Yesterday we visited Reims and the beautiful Champagne valley with a guide from O’Chateau, a wine bar in the heart of Paris. Dick and I had attended a wine tasting there several years ago while on a tour with David Lebovitz (davidlebovitz.com). David, former pastry chef for Alice Waters in Berkeley California and author of The Sweet Life in Paris and My Paris Kitchen, has lived in Paris for several decades.
We began our Champagne tour with a stop at Taittinger, the renowned champagne producer and owner of one of the most historic and beautiful limestone caves in Reims. A spiral staircase of 83 steps led us to the subterranean area where we saw the ruins of the 13th century basilica—Saint Nicaise Abbey, destroyed during the French Revolution.
Going deeper down an even steeper staircase, we arrived at the site of a Roman chalk quarry that dates back to the 4th century. The monks had expanded this old Roman quarry to cellar their own wines. In what undoubtedly is an amazing engineering feat even to an untrained eye, the Romans used inverted pyramids to reduce the area of hard ground. This allowed them to maximize the amount of soft chalk that could be extracted and use the columns of solid earth that to this day support the crayères.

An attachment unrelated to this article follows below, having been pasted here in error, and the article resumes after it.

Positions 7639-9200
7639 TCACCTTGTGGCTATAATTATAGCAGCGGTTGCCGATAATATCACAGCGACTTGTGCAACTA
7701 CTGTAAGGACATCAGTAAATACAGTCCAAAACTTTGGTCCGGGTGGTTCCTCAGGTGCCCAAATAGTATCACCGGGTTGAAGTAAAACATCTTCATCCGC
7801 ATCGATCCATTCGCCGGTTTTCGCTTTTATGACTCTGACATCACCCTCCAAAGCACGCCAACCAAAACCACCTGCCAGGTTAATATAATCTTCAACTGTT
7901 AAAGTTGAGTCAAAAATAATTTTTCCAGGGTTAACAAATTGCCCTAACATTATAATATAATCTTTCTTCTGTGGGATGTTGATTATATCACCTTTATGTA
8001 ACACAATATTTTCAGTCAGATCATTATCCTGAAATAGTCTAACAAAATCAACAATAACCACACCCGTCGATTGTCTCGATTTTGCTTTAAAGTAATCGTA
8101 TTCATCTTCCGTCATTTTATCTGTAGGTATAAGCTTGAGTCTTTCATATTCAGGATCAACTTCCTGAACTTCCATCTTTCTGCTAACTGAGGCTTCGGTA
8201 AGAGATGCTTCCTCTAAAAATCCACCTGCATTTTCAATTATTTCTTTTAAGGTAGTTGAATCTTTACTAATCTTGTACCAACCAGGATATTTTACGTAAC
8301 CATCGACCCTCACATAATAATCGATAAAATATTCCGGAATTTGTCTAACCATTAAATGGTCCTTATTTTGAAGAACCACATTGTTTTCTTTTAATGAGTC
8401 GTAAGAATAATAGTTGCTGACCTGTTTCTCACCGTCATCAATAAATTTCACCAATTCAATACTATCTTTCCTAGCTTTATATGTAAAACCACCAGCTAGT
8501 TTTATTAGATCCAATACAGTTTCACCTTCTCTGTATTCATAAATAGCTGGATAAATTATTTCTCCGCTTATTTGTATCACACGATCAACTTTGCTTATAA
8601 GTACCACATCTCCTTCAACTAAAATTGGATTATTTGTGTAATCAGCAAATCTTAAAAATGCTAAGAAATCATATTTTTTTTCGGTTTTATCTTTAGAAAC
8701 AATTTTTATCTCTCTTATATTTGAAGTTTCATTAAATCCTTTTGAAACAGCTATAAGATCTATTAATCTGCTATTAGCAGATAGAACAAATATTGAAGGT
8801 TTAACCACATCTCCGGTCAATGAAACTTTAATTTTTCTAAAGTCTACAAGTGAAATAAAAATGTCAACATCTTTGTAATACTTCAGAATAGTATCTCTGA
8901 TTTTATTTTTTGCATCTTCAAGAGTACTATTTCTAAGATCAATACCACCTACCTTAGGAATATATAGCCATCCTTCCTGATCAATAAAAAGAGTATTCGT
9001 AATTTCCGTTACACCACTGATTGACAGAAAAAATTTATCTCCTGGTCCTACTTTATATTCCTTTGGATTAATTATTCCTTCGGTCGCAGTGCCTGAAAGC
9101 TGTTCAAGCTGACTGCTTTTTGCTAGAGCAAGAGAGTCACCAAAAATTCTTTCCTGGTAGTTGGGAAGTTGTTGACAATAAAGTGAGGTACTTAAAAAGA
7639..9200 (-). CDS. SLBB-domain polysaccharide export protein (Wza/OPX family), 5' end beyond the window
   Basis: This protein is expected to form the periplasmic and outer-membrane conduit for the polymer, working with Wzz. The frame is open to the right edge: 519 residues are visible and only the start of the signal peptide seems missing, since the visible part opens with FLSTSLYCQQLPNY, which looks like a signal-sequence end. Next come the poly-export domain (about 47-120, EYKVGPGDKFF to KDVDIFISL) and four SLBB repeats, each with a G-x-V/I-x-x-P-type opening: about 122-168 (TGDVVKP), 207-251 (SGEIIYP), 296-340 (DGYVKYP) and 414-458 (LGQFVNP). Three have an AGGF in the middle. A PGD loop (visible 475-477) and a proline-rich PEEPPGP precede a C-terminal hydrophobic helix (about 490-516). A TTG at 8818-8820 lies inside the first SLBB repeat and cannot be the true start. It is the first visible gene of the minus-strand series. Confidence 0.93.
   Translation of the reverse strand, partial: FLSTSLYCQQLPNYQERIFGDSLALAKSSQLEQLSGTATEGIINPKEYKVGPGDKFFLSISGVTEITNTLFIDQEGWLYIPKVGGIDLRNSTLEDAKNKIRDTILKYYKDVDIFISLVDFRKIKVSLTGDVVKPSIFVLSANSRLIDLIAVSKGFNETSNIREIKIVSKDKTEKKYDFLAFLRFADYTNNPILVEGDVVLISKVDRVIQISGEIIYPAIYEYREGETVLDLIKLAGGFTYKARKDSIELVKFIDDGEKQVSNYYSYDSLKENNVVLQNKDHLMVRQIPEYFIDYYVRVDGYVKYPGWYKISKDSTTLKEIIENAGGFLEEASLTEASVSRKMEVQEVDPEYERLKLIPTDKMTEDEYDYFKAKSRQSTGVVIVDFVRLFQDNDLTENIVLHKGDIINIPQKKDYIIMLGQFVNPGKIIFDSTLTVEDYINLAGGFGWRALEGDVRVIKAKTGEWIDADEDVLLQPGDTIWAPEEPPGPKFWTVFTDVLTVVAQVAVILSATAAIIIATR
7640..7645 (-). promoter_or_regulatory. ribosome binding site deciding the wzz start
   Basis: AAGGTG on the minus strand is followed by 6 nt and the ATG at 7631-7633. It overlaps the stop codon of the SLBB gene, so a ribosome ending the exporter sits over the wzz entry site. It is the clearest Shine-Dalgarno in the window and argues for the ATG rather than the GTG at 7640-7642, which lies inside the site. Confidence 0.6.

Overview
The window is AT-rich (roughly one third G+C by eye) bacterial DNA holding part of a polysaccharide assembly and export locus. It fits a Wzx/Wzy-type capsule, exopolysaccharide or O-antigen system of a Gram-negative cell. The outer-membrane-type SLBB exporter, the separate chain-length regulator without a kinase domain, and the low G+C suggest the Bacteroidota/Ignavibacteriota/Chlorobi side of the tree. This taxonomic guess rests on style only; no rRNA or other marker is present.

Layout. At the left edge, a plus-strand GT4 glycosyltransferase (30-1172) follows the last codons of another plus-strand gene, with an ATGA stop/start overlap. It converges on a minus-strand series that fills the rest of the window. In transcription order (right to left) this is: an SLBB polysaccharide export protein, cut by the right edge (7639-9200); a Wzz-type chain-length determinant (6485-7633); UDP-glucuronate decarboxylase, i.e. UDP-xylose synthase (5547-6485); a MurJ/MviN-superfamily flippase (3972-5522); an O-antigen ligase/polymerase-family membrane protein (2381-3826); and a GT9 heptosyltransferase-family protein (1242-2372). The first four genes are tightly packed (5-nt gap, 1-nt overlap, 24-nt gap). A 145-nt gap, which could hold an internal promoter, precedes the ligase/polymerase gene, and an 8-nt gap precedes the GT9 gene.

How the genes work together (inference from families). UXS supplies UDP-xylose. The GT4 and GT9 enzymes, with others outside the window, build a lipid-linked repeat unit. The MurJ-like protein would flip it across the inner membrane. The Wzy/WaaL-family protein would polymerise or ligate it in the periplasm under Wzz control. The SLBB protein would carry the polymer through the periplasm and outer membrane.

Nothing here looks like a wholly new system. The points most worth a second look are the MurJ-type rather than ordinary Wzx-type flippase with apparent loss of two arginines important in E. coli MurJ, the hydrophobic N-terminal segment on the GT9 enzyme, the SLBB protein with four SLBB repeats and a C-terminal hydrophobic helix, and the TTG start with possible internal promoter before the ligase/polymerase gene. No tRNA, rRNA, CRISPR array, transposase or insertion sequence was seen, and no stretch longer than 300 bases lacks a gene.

Only Taitt’s highest cuvée, the Comtes de Champagne, aged up to 10 years, rest horizontally here in the chalk caves. Each bottle is hand-turned, quarter-by-quarter turn, and inverted to allow the sediment to sift towards the neck of the bottle, where eventually it will be frozen and expulsed.
Except for a few empty spots in an otherwise perfect structure, Champaign bottles were stacked 20 meters deep to hold over 72,000 bottles. To help avoid breakage, each magnum and jeroboam (3 liters) is wrapped in plastic before being stacked. Bottles that are larger than Jeroboams are created to order, and filled from magnum bottles.
Reims (rhymes with France) has a crucial link to the Western Front in that twice German forces invaded it. The underground champagne cellars served as lifesaving shelter for both the civilian population and Allied soldiers. Along the tour on both levels, we saw numerous etchings on the soft chalk walls—graffiti from Roman slaves and Medieval monks, as well as injured WWI Allied soldiers. Historic indeed.